Surely, the word ‘private’ immediately evokes associations with “enterprise” or “capitalism,” but that subterranean network of tutors and private teachers that emerged during the years of late socialism and survived well into the capitalist present retained a parasitical link to the state-administered education system, which began to be threatened by privatization only in the recent years. Simultaneously, private teachers depended almost exclusively on hearsay and gossip, and they carefully and jealously guarded their own reputation by making sure to drill their students to a point of superfluous hyper-preparedness. The same teachers were sometimes school bureaucrats themselves involved in the administration of high-school and university entrance exams. Respectively, these exams were aimed well above the level of learning taught in the conventional classroom, and in that sense, the very state-run system and its standards were indirectly influenced by the small niche of private activity.

The obsolete as a form of resistance
 
Here, my observations refer to my experience as a student in the years 1991-1997, and remain necessarily limited and unrepresentative. This culture of informal education probably thrived only in the big cities and was accessible only to people who could afford it. Yet, the faltering and futile chain of educational system reforms in Bulgaria, I think, reflects a deeper contradiction between the need for a professional and market-regulated education and an institutional setup that is still inherently conservative, self-centered, and protective of its own mechanisms. Additionally, the growth of the private-school sector has made state-run schools increasingly obsolete, defunct, and outmoded. Still, we should resist the temptation to cry immediately for another reform. No educational reform that is not fully attuned to the needs of the market is ever going to prove satisfactory. The obsolete, however, also resists full instrumentalization and commodification. The slowness of the system to adjust its measure of performance to quantifiable results and returns on investment provided a degree of liberty – a negative liberty as it may be – for the teachers. Being left behind in the market reforms in Bulgaria also implied having more political leverage and room for action for the teachers.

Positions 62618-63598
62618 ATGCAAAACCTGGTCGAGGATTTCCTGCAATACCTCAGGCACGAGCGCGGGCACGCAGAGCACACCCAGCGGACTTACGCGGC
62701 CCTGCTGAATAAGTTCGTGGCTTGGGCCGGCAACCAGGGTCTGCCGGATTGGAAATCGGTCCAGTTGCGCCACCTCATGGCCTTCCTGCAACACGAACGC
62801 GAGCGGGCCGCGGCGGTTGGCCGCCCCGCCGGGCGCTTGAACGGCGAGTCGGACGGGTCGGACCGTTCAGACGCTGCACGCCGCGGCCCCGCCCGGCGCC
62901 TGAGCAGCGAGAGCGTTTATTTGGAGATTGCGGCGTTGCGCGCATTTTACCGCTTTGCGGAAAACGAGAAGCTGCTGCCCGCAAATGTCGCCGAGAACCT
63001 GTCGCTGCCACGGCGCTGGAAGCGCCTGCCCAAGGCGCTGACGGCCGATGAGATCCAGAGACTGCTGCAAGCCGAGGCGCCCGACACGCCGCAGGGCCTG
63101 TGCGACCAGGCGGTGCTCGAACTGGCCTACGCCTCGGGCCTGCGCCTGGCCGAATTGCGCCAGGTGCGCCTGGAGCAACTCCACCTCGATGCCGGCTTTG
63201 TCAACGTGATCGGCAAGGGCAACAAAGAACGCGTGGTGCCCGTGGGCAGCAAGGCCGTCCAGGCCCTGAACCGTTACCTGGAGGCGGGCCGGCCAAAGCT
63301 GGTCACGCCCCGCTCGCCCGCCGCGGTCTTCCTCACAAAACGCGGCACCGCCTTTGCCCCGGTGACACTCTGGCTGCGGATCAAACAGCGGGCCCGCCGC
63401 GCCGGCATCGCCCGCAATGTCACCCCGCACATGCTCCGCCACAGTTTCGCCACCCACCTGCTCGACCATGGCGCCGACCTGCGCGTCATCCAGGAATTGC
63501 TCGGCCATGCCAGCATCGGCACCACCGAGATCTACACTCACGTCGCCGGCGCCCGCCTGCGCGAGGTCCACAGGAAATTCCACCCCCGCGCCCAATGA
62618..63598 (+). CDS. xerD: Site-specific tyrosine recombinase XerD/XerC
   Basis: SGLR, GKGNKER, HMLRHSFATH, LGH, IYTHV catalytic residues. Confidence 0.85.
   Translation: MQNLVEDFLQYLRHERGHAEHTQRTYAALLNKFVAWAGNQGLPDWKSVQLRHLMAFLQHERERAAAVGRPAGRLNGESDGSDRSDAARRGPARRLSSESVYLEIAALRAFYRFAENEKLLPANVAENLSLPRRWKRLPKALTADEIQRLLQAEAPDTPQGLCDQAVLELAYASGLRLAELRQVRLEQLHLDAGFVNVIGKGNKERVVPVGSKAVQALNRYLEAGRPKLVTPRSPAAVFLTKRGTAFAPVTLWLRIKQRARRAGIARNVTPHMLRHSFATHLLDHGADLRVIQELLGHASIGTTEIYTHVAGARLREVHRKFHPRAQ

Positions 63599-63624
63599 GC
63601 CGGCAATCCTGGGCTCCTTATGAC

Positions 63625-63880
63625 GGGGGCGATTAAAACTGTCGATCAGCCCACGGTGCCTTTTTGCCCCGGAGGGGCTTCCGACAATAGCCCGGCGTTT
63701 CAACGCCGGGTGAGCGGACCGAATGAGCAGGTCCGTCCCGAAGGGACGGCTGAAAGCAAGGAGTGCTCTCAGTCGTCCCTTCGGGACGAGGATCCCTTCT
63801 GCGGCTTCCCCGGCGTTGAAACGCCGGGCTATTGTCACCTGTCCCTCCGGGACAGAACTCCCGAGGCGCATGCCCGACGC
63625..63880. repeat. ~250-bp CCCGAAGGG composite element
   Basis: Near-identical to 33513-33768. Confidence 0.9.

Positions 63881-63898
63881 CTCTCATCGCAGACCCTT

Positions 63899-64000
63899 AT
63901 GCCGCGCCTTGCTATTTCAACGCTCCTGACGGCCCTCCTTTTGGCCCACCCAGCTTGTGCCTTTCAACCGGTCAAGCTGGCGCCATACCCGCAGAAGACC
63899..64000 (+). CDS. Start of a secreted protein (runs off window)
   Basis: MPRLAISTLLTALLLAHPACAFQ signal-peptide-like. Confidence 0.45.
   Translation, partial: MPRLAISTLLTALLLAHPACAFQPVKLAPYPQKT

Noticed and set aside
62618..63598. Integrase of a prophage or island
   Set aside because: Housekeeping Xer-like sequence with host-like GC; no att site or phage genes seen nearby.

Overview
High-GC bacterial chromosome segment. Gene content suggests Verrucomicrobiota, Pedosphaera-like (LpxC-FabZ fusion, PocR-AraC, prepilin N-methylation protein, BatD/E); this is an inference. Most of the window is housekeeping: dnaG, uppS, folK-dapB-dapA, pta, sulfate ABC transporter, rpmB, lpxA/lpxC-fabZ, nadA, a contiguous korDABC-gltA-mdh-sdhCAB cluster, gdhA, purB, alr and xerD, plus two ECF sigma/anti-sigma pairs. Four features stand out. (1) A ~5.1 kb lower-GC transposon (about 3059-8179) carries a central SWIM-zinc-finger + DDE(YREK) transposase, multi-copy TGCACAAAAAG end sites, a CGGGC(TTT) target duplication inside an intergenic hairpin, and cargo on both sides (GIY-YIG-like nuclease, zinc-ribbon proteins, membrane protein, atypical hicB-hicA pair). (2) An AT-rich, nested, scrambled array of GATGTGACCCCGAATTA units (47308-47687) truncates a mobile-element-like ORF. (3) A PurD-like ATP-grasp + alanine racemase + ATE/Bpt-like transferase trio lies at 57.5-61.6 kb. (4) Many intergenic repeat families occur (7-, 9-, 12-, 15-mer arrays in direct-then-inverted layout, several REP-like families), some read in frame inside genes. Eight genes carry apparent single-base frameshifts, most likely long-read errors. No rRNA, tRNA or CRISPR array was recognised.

In the West, institutions that cannot handle their resources usually appoint a new financial manager or turn to a consulting agency. Such was the case with the Bulgarian Customs, an agency that was paired with a foreign partner in 2001 in order to improve financial control and efficiency. State-run education, however, remains too slow and practically unprofitable in order to attract anyone’s investment appetites, and that may not be a bad thing at all.
 
Institutions, venues, and practices that survive the general movement towards commodification retain a special power to resist, and that produces a ‘magic’ effect that does not fit the conventional stories of post-socialist transition. We can already glimpse something of the subversive potential of the obsolete and the discarded in the films of Emir Kusturica, a Bosnian Serb director, that tap precisely into those pockets of time left outside modernity. Films like Do You Remember Dolly Bell, Time of the Gypsies, and Underground take us to into the magic world of the cabaret, the sots underground, and the gypsy lore of love and smuggling not in order to make nostalgic trips to the past but rather to give us a glimpse of times and temporalities that have not been yet subsumed into the general drive towards growth and progress. Even Kusturica’s Arizona Dream – with its uncanny combination of vistas from the American South and the droning voice of aging punk icon Iggy Pop – is a reminder that the West has its own spaces of economic non-viability and radical anachronisms. 
 

I want to thank Nikolay Karkov for the ongoing conversation, and Christian Thorne who first brought up the idea of radical obsolescence.

Ioanna Zlateva is a Bulgarian citizen, currently pursuing a Phd in Durham, NC, U.S.A. She is interested in literary and historical narratives of transition, failure, and errant spatial and temporal movements.